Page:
The Iowa City City Council took the first steps toward establishing a truth and reconciliation commission Tuesday to address past and current injustices highlighted by Black Lives Matter protesters in Iowa City.
The council offered few details regarding what the commission will look like, but it plans to have a draft of a resolution to create the commission for its July 21 meeting, allowing the public to provide input on the commission.
The council also designated two members — Laura Bergus and Janice Weiner — to act as liaisons with the Iowa Freedom Riders, a group that organized weeks of protests in Iowa City throughout June and was foundational in pushing for a 17-point resolution passed by the council on June 16.
The resolution committed to 17 actions over the next several months in response to the Freedom Riders’ demands, including a plan to restructure the police department, creating the truth and reconciliation commission, attempting changes to the Community Police Review Board, making Juneteenth a city holiday, and more.
In a special work session held Tuesday afternoon, councilors discussed the resolution and divided the points into categories which will be addressed by specific commissions.
The council settled on four categories to sort the points into, which were taken from a letter to council from the Freedom Riders. According to the letter, the group is already establishing working groups focused on the following areas:
- Address policing and the future of public safety
- Diversity, equity, and inclusion
- Truth and reconciliation
The letter from the Freedom Riders states that the group wants a permanent seat at the table for City Council’s discussions of the demands, and it also requests that other members of the Black community be involved in the process.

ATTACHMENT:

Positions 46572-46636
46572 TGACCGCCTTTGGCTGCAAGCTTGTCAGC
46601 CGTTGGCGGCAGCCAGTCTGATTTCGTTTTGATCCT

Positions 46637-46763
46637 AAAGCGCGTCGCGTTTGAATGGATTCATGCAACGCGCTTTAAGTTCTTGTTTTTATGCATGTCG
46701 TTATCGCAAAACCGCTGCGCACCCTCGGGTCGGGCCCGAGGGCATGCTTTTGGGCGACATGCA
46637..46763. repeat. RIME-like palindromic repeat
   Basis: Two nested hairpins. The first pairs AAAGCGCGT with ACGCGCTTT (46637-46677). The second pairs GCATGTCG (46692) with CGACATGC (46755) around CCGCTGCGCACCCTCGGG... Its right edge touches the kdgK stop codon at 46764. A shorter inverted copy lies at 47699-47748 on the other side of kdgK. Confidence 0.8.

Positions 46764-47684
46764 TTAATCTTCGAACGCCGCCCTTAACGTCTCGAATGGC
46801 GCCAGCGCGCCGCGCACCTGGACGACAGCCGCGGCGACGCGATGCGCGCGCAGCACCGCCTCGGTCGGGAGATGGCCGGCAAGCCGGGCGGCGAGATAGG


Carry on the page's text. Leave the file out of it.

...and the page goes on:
In addition to the truth and reconciliation commission, the council said they would create time for public comment to discuss creating groups addressing the other categories in the July 21 meeting. They also asked that staff complete a report on actions taken toward the June 16 resolution for their July 8 meeting.
Councilors said they wanted the Freedom Riders to be a principal actor in the groups, but they also want other Black community organizations and the wider Iowa City community to be involved in the process.
“They have been very influential in getting council to move on these demands … We can certainly reserve spots for Iowa Freedom Riders but also any of those groups that we know have been in the community that have been about social justice, such as the Black Voice Project,” Teague said.
While the council discussed what role the Freedom Riders would play in the commissions, several commenters in the Facebook livestream expressed frustration that the group was not present at the meeting.
“These are demands they voted on and are still trying to figure out [what] they mean,” UI student Ala Mohamed said in a comment. “This is beyond upsetting. They don’t even have IFR at the table.”
Councilors also labored over how to solicit input from the stakeholders as they work to create commissions to address the resolution. Councilor Mazahir Salih said since the Freedom Riders are already working on the other categories, like housing, they can bring recommendations to the council while the council establishes the truth and reconciliation committee.
Councilor Laura Bergus said the council needs a forum outside the formal meetings where community members can offer input.
“I would like us to try and make some pathways for that or some tools for that so that we’re gathering input in a consistent way, so that we can categorize it and use it and track it and respond to it,” she said.